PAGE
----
The storage condition factor (O2), the yerba maté types and its interaction presented a significant influence (P<0.05) in the color instrumentally determined in the samples from Arvorezinha and São Mateus do Sul. The increase of the Hue angle is related to an enhancement green color and consequently, a reduction of the yellow. By this reasoning, it is observed that the yerba maté thickly ground (“cancheada”) from both towns kept greener and less yellow during the storage at 1kPa of O2 (Table 1). In the same table it can be seen that as the O2 concentration increases, a significant decrease in the green coloration of the yerba maté occurs and the same response was found in both sites evaluated in the present study. This fact is related to the oxidation of chlorophylls when the O2 partial pressures increases (Table 1), once studies have shown that the yerba maté green coloration has a strict relation to the chlorophylls concentration (MORAWICKI et al., 1999; BOBBIO & BOBBIO, 1995). Considering the two types or yerba maté (“socada” and “cancheada”) and the two sites (Arvorezinha e São Mateus do Sul), a better maintenance of the green color in the yerba maté is observed in all the O2 partial pressures.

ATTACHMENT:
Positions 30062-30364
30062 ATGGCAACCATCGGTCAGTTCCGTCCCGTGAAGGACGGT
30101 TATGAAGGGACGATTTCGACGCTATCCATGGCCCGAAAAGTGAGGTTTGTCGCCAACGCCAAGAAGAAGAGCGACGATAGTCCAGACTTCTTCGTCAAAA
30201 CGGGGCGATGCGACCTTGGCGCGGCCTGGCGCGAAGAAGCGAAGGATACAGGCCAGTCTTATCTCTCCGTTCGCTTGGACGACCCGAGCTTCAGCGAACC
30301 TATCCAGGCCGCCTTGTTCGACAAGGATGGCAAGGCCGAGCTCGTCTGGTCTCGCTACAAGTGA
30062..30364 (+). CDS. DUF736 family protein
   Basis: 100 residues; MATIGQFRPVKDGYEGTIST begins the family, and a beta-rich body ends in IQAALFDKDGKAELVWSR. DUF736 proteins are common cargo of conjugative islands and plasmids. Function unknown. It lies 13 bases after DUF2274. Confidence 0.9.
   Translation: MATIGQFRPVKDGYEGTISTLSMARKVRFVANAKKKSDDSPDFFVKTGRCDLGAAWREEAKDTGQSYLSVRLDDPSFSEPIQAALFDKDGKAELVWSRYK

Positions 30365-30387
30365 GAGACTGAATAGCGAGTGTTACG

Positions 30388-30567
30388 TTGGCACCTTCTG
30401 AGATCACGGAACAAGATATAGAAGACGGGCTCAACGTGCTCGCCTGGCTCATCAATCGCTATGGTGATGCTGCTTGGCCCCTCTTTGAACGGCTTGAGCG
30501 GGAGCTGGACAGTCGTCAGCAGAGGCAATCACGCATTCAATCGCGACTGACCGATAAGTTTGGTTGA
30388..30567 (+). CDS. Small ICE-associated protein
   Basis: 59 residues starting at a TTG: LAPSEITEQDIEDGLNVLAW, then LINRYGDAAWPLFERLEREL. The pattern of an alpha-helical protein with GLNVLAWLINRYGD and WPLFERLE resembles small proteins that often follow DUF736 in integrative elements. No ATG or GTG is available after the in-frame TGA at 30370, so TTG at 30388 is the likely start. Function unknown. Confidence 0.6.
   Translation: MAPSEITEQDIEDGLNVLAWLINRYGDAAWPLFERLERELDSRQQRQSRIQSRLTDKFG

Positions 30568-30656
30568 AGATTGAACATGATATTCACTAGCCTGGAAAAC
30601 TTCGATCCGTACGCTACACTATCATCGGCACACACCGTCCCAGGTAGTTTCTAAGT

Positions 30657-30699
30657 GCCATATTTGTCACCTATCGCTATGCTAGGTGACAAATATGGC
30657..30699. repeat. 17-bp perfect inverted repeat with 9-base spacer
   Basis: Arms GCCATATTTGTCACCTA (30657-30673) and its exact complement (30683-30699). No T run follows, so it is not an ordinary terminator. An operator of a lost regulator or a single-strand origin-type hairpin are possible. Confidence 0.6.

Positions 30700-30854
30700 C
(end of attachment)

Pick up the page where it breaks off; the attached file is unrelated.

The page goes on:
In the yerba maté storage with CO2, no significant differences between 3, 6 and 18kPa CO2 partial pressures were found (Table 2). However, these three CO2 levels differed from 0kPa CO2, which showed lower green coloration in the two types of yerba maté and sites. When comparing the two types of maté in both sites, the thickly ground (“cancheada”) coloration was greener and less yellow; regardless the storage conditions (Table 2).

The total concentration of chlorophylls in both types of yerba maté and sites analyzed was reduced after nine months of storage in controlled atmosphere with low oxygen levels (Table 1) and with high carbon dioxide levels (Table 2). According to the literature, an exponential reduction of the chlorophylls occurs during the storage of yerba maté (CABRAL-MALHEIROS, 2010).